Migraine Prevention: B Vitamins

Migraine Prevention: B Vitamins

B vitamins are successful at preventing migraines.

B vitamins are vital, but there are risks to this complex problem.

Six reasons B vitamins kill migraines:


1. B vitamins are part of a process called methylation, which prevents the buildup of homocysteine (study link).

Homocysteine levels are elevated in migraine sufferers (study link).


2. In a 2009 study, vitamin B6, B9, and B12 successfully reduced homocysteine levels in migraine sufferers by 39 percent.

Migraine disability was cut in half within six months (study link).


3. Homocysteine increases oxidative stress (study link). Migraine sufferers have elevated levels of oxidative stress.

Oxidative stress is the largest migraine trigger (study 1, 2).


4. Elevated homocysteine levels have been found in both hypothyroidism and cardiovascular disease sufferers (study link).

The risk of cardiovascular events is 50 percent higher in women with migraines and migraine sufferers are 3.5 times as likely to have hypothyroidism (study 1, 2).


5. B vitamins are “perhaps the most critical to keep the body producing glutathione,” according to Dr. Mark Hyman (article link).

Glutathione is your largest antioxidant and researchers believe that B vitamins are imperative for reducing oxidative stress and migraines (study link).


6. A gene mutation (MTHFR) found in many migraine sufferers reduces the ability to convert folate (vitamin B9) into methylfolate.

Methylfolate is a bioavailable version of folate that is used for basic brain function and migraine prevention (Research link, Study link 1, 2).


Methylation

The MTHFR gene mutation passed down from one parent reduces the ability to process folate by 40 percent.

If the gene is passed down from both parents, there is a 70 percent loss of function (study link).

Migraines are hereditary. If one parent sufferers from migraines, his or her child is 40 percent more likely to develop migraines and that number jumps to as high as 90 percent if both parents have migraines, according to the Migraine Research Foundation (Research link).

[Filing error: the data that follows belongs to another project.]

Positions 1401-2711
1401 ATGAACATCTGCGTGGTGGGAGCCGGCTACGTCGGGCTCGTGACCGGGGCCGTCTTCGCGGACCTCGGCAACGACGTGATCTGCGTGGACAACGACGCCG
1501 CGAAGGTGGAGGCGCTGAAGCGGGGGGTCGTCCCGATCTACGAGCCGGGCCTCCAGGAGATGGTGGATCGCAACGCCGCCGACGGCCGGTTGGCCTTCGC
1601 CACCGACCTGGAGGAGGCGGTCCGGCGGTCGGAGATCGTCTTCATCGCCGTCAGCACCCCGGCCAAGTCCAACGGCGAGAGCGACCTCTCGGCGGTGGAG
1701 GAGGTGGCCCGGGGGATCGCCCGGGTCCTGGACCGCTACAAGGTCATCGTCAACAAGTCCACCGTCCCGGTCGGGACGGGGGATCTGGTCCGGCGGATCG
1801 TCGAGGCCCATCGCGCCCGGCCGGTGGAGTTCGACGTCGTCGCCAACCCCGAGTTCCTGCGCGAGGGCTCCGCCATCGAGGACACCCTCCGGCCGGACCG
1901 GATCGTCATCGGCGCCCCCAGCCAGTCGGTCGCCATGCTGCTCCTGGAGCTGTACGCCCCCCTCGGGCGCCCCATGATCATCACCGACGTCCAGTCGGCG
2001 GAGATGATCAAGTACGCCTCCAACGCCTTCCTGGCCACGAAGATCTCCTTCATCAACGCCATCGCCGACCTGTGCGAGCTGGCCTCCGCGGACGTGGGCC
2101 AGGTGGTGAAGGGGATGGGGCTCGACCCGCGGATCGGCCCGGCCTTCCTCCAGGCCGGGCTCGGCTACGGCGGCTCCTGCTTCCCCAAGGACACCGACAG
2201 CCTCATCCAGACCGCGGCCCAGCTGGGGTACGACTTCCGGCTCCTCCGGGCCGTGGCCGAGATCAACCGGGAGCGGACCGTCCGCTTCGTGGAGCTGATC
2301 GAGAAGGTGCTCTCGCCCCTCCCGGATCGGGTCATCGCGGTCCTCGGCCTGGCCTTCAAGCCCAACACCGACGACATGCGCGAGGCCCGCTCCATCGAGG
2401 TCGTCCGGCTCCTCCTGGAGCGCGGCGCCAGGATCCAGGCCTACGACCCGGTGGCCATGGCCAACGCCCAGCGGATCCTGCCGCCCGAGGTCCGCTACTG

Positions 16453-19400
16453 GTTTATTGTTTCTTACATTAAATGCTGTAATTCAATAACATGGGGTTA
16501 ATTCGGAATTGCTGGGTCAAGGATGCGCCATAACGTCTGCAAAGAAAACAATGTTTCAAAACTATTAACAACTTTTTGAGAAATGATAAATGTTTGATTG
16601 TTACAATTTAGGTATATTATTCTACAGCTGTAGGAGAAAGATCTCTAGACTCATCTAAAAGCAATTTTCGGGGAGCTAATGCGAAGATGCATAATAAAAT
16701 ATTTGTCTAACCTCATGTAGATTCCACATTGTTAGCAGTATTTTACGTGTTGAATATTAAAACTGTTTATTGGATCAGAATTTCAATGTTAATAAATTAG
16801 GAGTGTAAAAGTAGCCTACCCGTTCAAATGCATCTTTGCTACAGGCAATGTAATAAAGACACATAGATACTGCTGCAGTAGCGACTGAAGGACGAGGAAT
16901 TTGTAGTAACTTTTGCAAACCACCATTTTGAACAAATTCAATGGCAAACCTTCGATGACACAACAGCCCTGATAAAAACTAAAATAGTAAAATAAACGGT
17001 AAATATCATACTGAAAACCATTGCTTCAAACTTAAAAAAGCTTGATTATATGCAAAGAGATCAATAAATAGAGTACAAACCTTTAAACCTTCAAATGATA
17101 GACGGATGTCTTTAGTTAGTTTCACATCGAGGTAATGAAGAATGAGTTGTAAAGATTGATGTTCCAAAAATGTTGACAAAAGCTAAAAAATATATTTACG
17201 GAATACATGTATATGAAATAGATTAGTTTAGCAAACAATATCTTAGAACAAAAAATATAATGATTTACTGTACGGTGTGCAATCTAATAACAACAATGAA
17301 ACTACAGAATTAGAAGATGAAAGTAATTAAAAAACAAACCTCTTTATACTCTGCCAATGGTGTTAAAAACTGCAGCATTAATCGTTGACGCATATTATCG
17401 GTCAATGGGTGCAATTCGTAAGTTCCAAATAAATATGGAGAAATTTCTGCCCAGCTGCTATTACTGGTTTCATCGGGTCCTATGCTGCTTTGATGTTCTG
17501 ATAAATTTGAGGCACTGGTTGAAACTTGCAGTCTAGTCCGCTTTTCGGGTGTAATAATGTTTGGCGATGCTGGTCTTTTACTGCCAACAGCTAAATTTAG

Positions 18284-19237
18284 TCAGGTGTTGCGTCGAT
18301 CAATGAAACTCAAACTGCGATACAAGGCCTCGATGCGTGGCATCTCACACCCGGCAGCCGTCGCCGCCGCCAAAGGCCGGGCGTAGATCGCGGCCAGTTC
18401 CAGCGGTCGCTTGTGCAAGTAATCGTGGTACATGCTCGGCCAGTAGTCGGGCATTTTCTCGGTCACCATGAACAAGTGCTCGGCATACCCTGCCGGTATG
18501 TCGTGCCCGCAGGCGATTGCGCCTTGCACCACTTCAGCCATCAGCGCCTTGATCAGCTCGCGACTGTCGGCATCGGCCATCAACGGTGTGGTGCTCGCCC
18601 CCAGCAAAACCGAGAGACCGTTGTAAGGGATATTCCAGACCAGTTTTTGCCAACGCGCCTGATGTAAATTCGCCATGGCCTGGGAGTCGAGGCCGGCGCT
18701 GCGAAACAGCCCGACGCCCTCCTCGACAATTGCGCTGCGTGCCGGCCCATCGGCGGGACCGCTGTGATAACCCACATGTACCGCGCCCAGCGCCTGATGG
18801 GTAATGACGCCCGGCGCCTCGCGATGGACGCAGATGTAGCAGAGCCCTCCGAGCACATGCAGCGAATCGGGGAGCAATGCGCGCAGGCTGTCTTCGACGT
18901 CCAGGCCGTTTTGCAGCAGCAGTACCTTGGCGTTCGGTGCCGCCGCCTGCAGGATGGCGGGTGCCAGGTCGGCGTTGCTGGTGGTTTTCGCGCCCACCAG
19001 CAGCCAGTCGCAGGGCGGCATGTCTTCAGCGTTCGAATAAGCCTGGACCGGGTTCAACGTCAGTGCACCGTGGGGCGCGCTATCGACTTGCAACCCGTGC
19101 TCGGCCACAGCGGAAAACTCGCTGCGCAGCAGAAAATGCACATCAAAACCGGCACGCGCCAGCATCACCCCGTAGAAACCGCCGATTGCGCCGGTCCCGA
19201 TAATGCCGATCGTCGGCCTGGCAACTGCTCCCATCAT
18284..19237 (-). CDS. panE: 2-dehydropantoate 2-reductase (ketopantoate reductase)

B vitamins are part of a large system called methylation that creates energy and hormones. It is also responsible for controlling all major migraine triggers, such as stress, glutamate, inflammation, hypothyroidism, biogenic amines, and toxins. This is a complex system that is connected like gears in a machine. I discuss methylation in a video and article here.

When one part of the system goes faster, the rest speeds up. This means that any type of stress will use B vitamins.

Chronic stress, hypothyroidism, chronic fatigue syndrome, and migraines are all associated with B vitamin deficiencies, even when gene mutations are not a factor (study 1, 2, 3, 4, 5).

Likewise, becoming deficient in B vitamins impairs your body’s ability to detoxify all migraine triggers.

B vitamins and methylation control oxidative stress, which is associated with nearly all migraine triggers (study link).


Don’t take cheap vitamins!

The cheap synthetic version of folate is called folic acid.

Folate and Folic acid are often labeled as the same thing, but they are not.

Folic acid requires additional processing in the body to become folate. High levels of folic acid may even block methylfolate—the processed folate your brain likes—from reaching the brain (Study link, article).

Avoid all cheap supplements because there is a good chance that they are completely fake (NYT article).


The B vitamins you need:

Vitamin B2 (riboflavin)

Vitamin B6

Vitamin B9 (methylfolate) (Do not take folic acid)

Vitamin B12 (methylcobalamin) (Do not take cheap cyanocobalamin)

These four vitamins are part of methylation and necessary for migraine prevention. Methylfolate (B9) and methylcobalamin (B12) are premium versions of B vitamins that are the most important for migraine prevention. They are critical together.